This is becoming a disturbing pattern. For the past several weekends, I've awoken to a wet and gloomy day. That provides plenty of inspiration to write about "Where I'd rather be," but I'd much prefer to be here
on a warm and sunny day, than be somewhere else in my mind.
Nevertheless, I have to play the cards I was dealt, so once again we get to travel virtually together to some far-off spot. Actually, for some of you, this may be a virtual trip no further than your own backyard; because today, I'm going back to my hometown of San Diego, known as "America's Finest City."
I browsed the web for photos to post here, and came across the following aerial shot. It'll serve as an orientation shot for our travels, so take a look:
This shot effectively captures the heart of what I love most about San Diego: the beaches and water, and the countless hours of fun that they both offer. In this photo, you can see the long Mission and Pacific Beaches on the ocean side, the many little bays that make up Mission Bay Park just to the east (right), and the sloping hill of La Jolla toward the north (top of the photo).
On the beach side, a concrete "boardwalk" parallels the beach for about four miles. This path provides endless recreation for bicyclists, joggers, skaters and pedestrians. The personality of the boardwalk changes as you follow its entire stretch, so it's easy to find a part of the beach that suits what you're looking for: rowdiness, peace & quiet, athletics, and so on. And at regular intervals, you'll find restaurants, bars, taco shops, stores and more. At the far southern end of the strip (where the beach widens at the bottom of the aerial photo), an array of public beach volleyball courts planted in the sand offers a fun way to spend an afternoon.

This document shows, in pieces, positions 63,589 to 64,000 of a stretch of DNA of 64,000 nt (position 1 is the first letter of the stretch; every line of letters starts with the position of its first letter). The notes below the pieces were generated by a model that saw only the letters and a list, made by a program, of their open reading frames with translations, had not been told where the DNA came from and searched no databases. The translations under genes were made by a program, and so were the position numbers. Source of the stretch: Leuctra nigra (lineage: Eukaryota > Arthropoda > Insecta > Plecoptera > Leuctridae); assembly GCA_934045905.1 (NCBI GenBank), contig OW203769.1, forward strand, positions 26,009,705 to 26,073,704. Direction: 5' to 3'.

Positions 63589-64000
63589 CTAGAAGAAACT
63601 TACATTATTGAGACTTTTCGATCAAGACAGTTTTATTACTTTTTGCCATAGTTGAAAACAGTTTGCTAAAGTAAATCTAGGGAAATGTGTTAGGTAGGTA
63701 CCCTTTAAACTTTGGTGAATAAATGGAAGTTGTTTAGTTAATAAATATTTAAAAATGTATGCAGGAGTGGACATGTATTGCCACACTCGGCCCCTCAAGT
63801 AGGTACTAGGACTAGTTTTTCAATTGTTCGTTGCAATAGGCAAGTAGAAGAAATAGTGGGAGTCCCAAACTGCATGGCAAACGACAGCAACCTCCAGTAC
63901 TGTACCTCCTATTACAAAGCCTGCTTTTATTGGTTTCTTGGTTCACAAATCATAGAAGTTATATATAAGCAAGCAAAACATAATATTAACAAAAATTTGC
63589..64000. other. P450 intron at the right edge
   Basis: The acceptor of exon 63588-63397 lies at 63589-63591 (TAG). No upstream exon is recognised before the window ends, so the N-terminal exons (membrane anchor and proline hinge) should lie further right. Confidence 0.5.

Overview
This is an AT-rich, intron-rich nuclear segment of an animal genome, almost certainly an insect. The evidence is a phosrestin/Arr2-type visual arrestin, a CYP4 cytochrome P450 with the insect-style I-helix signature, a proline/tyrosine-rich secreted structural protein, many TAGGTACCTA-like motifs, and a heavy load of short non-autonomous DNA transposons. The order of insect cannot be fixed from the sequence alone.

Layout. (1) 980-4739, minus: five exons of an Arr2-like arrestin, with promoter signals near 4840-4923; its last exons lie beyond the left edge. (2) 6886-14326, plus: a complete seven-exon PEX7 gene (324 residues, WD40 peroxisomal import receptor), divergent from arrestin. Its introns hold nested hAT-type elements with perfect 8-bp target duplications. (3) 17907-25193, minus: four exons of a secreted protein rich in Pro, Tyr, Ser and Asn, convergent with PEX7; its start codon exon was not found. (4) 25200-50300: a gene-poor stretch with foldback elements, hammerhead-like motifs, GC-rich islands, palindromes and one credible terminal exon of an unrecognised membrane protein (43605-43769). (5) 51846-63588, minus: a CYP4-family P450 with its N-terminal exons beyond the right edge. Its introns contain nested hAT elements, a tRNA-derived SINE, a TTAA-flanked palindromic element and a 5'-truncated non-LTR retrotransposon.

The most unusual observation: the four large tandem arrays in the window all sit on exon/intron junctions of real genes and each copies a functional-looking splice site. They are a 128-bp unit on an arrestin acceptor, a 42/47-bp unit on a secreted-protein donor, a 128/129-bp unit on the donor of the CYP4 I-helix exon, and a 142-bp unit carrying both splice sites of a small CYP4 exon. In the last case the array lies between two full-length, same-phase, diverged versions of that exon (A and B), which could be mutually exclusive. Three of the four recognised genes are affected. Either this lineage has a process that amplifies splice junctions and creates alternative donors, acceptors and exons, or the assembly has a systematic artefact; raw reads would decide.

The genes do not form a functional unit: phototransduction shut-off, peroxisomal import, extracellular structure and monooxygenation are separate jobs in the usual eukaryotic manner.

On the other side of the narrow strip of beach cottages, you'll find Mission Bay Park
. To me, this is the crown jewel of San Diego (not La Jolla, whose name literally means "the jewel"). This man-made aquatic park, covering more than 4,000 acres, contains many little hidden bays, each with its own personality and use. There's Sail Bay (pictured below), for use by sailboats; Ski Beach, where motorized watercraft can play (and where they hold the annual Thunderboat Regatta); Fiesta Island, an undeveloped area where the Over-the-Line Tournament is held; Tecolote Shores, a family-friendly area with picnic tables and grass lawns; and much, much more. One of my favorite activities is to spend the day riding the approximately 20-mile perimeter of Mission Bay, nearly all of which is bounded by a bike path (also visible in the picture below).
Just to the north of Pacific Beach and Mission Bay, the coastline changes from sandy beaches to rocky cliffs. While the topography is less appealing to sunbathers, it's perfect for scuba diving (since the same rocky shore continues below the surface, creating an excellent reef structure). The bluffs also offer picturesque scenery, which is probably why many of San Diego's millionaires live in expensive estates overlooking the ocean. La Jolla Cove (pictured below) is the most well-known spot, as it offers a small beach and easy, sheltered access to the ocean.
I may yet return to my beautiful hometown, but for now, writing about it made for a fun virtual escape back to a playground of sand and sun.